“Food is a tremendous part of life here, and something I want to experience to the fullest. That being said, something deep in my red, white, and blue American soul seems wrong with eating unagi (eel) as my first meal of the day.”
So writes Dan Riley ’11 in his blog “Barefoot in Nagoya,” an online journal of his studies and cultural observations as a Green Mountain College exchange student at Nagoya University over the past year.
Nagoya University, considered one of the Japanese “Ivies,” is the latest international exchange partner with GMC, providing a one semester or one year program for GMC students interested in law and policy. Classes are in English (or Japanese depending on a student’s ability), but all GMC students take intensive Japanese language instruction.
A native of Newington, Conn., Dan was not entirely unprepared for his year abroad. He took some Japanese language classes in high school, and traveled to Nagoya as part of a class taught by Prof. Sam Edwards (environmental studies) in 2008. Edwards is the pre-law program director and head of the Nagoya exchange at GMC.
But a wry humor and a natural sense of adventure might have been his most important equipment. He managed to “get lost” numerous times in Japan, a process that, despite its harrowing aspects, resulted in deeper appreciation for a different culture. One of his sojourns was a weekend train trip to Kyoto.
“If you are not fluent [in Japanese], the best thing you can do is play the role of the ignorant but friendly foreigner . . . I slowly explained to the woman that I needed to get to Kyoto, and she slowly in Japanese told me that she didn't speak English. I repeated myself, still in English, and she gave me a map. Furthermore she left her post and directed me to the right train platform, making sure that I got on the train in the best car, and informed the people on the train that I should be alerted when I needed to make my transfer. Man I love this country.”
For shorter trips around campus Dan relied on a bicycle he inherited from his GMC predecessor at Nagoya, Kate Thomas ’10. People bike everywhere in Japan, Dan said, for transportation and recreation. He joined a bike club in Nagoya, taking sojourns to local attractions.
“. . . Bikes are everywhere here. Lines of bikes stretch the entire length of campus. These lines never disappear or dissipate, because as soon as someone leaves on their bike at least three people attempt to cram their bikes into the vacant space.”
Dan’s coursework at Nagoya included a negotiation and arbitration class in which he and his classmates competed in the Intercollegiate Negotiation Competition in Tokyo. His team was given a fictional scenario and asked to argue its case to a third party for judgment. The process is used for the resolution of disputes between two companies over international contracts and trade.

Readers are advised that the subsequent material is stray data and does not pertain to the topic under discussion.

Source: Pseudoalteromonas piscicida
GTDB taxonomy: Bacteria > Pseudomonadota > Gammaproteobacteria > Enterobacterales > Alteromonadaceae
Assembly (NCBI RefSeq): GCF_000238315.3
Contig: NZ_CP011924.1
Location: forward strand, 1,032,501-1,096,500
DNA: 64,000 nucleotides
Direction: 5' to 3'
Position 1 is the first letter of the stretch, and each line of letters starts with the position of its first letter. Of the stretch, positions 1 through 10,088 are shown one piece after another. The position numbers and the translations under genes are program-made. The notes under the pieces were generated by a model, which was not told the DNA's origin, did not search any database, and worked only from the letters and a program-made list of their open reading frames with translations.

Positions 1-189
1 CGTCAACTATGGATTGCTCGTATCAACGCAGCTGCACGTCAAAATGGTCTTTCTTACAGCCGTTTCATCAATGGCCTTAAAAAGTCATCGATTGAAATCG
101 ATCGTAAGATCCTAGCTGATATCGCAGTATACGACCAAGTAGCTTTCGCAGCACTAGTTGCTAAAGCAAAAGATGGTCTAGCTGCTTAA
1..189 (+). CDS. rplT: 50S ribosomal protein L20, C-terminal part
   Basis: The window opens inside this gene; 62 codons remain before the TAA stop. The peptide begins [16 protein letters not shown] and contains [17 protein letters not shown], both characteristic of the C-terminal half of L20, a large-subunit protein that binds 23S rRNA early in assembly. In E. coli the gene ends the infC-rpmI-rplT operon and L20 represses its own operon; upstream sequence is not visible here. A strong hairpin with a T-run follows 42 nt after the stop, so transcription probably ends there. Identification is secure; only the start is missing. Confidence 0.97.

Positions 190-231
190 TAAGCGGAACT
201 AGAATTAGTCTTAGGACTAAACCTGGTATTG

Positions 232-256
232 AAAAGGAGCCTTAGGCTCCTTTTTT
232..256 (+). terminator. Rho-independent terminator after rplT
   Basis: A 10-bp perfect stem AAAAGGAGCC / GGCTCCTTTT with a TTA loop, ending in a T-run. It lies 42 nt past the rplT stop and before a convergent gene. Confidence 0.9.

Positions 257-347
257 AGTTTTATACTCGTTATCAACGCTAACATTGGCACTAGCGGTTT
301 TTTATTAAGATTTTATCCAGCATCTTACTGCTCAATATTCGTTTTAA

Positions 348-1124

Dan’s team immersed itself in research for days to prepare for the competition--and found itself facing a first-string lineup. (Prof. Sam Edwards’ students in his International Negotiation & the Environment course also conducted online negotiations with Nagoya’s team through video and the internet).
"The Arbitration was interesting, to say the least . . . We were very well prepared but the other team was essentially a team of six practicing lawyers. We scored some points for being willing to compromise, but the other team was very professional and coordinated, so I think we lost this round. "
Dan’s curiosity and easy friendship with his classmates and Japanese students he met in Nagoya opened doors to other intriguing places. In February he volunteered for a campaign event for Kohei Otsuka a member of the House of Councillors in the Diet (national legislature) and considered a charismatic star in current Japanese politics. After a meet and greet session, Dan managed to get a seat next to Otsuka at lunch and received a job offer.
“I had the opportunity to talk with Mr. Otsuka . . . We agreed on a lot of things. He even offered to let me work in his campaign offices if I was interested . . . I would jump at the opportunity of course, but unfortunately since he is one of the higher ups, his office is located in Tokyo, and thus not very accessible. Great conversation though. He reminded me, while talking about what a politician has to think about, of his favorite quote from an American politician, ‘And so, my fellow Americans: ask not what your country can do for you—ask what you can do for your country.’ I can only hope that more up and coming politicians, on both sides of the Pacific, are as willing to take this to heart.”
Dan arrived back at GMC this fall to finish up his requirements for a communications degree. He is considering applying to law school. You can read more of his blog here.
By Kevin Coburn